This fascinating read compiles the latest scientific understanding of what makes different athletes great with some very surprising finds! Our Red Sox fans will be particularly interested in the section on baseball. :)
NPR interview with the author: http://www.npr.org/2013/08/05/209160709/talent-or-skill-honing-in-on-the-elusive-sports-gene
Many people who are new to exercise set out with the goal to lose weight. This can be a great initial motivator for some, but the reality is that the number on the scale does not give the whole story. In fact, it is quite common to actually gain weight as muscle mass increases while fat mass decreases. Check out this blog post that tackles this concept and particularly how philosophies of strict calorie counting can be potentially harmful. http://sophieologie.wordpress.com/2013/09/26/1200-calories/
Casey and I have a New Year’s Eve ritual. Every December 31st we cozy up by the Christmas tree with a holiday-themed cocktail and brainstorm our goals for the coming year. We then write those goals down and post them somewhere we will see them every day. One of my goals for 2013 was to run 100 miles. I set this goal knowing that it was quite modest compared to a full-time runner’s training regimen (working out to approximately 2 miles per week), but I wanted to be realistic knowing that we would be playing roller derby full time for 8 months of that year.
I hit my 100-mile goal the 3rd week of September, shortly after we came home from derby playoffs. Playoffs marked the end of our 6-year journey with our derby league, the Bleeding Heartland Rollergirls (BHRG, http://www.bleedingheartlandrollergirls.com/). The conclusion of this big life event left me reflecting on the whole process of becoming a competitive skater and, dauntingly, left a big gap in my sense of “fitness purpose”. For years, every sprint, push-up, trail run, kettle-bell swing, prowler push, and leg matrix has been important because it was all a part of making me the best skater I could be for BHRG. Yesterday I went to a new gym and the trainer asked me about my goals for working out. I had none. I had no grand meaning for why I wanted to pick up heavy things and put them down over and over. Eventually I told the trainer I wanted to be able to do a chin-up, but it rang a bit hollow.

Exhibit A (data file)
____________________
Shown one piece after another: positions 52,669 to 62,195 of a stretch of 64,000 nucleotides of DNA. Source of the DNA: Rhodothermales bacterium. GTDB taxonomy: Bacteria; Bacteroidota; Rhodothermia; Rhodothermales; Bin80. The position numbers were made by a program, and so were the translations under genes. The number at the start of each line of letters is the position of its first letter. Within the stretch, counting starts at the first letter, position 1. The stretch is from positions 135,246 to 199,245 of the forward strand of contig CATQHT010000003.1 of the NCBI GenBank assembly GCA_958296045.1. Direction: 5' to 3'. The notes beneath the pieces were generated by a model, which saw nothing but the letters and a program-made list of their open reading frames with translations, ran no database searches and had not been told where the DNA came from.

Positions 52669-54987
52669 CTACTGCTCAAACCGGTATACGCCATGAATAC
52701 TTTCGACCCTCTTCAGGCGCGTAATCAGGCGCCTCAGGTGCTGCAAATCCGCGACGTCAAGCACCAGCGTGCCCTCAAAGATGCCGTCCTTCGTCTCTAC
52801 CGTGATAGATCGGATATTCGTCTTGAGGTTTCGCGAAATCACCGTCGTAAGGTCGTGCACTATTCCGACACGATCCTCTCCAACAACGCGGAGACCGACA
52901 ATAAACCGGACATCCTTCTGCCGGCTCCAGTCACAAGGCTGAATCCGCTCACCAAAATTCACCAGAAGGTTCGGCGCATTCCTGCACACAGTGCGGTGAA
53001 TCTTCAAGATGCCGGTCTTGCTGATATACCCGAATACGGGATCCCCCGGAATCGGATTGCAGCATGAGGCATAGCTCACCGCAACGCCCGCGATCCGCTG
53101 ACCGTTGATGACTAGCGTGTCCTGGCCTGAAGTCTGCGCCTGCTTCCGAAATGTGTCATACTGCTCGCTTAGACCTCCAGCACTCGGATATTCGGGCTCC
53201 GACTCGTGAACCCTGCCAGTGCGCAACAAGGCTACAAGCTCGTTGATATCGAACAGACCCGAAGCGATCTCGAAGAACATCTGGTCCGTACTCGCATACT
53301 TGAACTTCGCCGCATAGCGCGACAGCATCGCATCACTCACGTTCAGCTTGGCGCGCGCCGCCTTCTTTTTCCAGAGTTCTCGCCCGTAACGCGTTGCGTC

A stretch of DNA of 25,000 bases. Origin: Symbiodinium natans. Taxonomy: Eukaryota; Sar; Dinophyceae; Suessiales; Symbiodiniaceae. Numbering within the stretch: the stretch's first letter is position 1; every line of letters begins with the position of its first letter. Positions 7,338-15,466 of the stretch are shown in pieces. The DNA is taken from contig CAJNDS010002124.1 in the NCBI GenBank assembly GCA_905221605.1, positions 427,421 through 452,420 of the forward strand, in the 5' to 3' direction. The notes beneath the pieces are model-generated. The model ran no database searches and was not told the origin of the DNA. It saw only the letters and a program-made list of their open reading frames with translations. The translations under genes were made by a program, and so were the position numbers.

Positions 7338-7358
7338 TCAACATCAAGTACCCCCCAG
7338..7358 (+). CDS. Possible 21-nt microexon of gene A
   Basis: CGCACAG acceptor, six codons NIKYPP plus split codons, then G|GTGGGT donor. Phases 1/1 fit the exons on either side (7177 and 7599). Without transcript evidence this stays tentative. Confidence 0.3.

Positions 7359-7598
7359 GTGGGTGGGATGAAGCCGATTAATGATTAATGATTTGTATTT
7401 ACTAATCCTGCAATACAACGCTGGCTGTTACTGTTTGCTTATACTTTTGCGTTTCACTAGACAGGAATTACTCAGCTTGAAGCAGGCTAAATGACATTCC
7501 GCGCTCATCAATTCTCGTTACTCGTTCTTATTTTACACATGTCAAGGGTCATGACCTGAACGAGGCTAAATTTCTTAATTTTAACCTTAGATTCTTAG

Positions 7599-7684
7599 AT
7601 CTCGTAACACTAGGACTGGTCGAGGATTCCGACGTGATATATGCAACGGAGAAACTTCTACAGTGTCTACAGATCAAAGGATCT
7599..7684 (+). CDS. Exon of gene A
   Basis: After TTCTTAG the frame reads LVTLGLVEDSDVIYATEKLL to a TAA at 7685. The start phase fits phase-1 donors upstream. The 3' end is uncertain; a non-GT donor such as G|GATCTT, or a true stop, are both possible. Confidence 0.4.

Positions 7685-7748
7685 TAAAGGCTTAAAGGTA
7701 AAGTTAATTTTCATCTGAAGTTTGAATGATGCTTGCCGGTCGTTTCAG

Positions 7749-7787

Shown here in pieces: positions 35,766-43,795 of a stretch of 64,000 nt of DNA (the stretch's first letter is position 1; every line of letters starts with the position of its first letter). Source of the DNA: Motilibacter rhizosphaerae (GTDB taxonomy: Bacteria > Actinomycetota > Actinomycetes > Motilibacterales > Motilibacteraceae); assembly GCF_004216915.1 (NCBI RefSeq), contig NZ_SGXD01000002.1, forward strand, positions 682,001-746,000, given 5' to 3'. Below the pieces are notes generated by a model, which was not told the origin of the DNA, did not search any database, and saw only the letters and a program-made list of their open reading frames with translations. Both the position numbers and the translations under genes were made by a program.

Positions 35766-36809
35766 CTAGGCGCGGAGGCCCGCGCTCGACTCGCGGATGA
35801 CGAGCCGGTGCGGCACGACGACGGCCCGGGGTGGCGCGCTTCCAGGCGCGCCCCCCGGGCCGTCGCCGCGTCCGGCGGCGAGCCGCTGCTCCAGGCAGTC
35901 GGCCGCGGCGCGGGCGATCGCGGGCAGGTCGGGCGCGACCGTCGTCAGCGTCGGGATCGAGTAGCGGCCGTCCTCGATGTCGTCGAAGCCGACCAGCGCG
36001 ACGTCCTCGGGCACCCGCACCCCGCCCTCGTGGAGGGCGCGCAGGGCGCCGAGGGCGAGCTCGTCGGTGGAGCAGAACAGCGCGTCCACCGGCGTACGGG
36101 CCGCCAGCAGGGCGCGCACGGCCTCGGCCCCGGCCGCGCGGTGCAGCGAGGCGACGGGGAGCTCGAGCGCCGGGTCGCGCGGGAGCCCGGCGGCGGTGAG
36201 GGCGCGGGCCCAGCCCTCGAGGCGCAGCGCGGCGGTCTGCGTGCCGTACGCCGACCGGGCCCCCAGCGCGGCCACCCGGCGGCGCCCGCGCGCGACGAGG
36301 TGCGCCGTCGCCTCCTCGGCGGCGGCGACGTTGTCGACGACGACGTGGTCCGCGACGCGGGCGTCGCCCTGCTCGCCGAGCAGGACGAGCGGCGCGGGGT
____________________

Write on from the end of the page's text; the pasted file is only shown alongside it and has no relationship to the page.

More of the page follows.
So what now?
I’ve started this 100 miles blog to be a short self-assessment of where I am in my training and where I’m going. During my first 100 miles, I’ve gone running in Indiana, Georgia, New York, and Ontario. I played in approximately 20 derby bouts and scrimmages and skated in a WFTDA Division 1 Playoffs tournament for the first time (http://wftda.com/tournaments/2013). On the side, I finished my doctorate, and we sold our house in Bloomington. I haven’t had many injuries to deal with, thankfully. The only ongoing issue I’m struggling with is tightness in my left IT band close to the knee.
Going forward, my primary goal for my next 100 miles is to find a new goal! Beyond that, I hope to improve my flexibility and attempt to address the lingering tightness in my knee. I plan to take advantage of moving to a new place to try out new things and find inspiration. Hopefully that next big-picture purpose is just around the corner!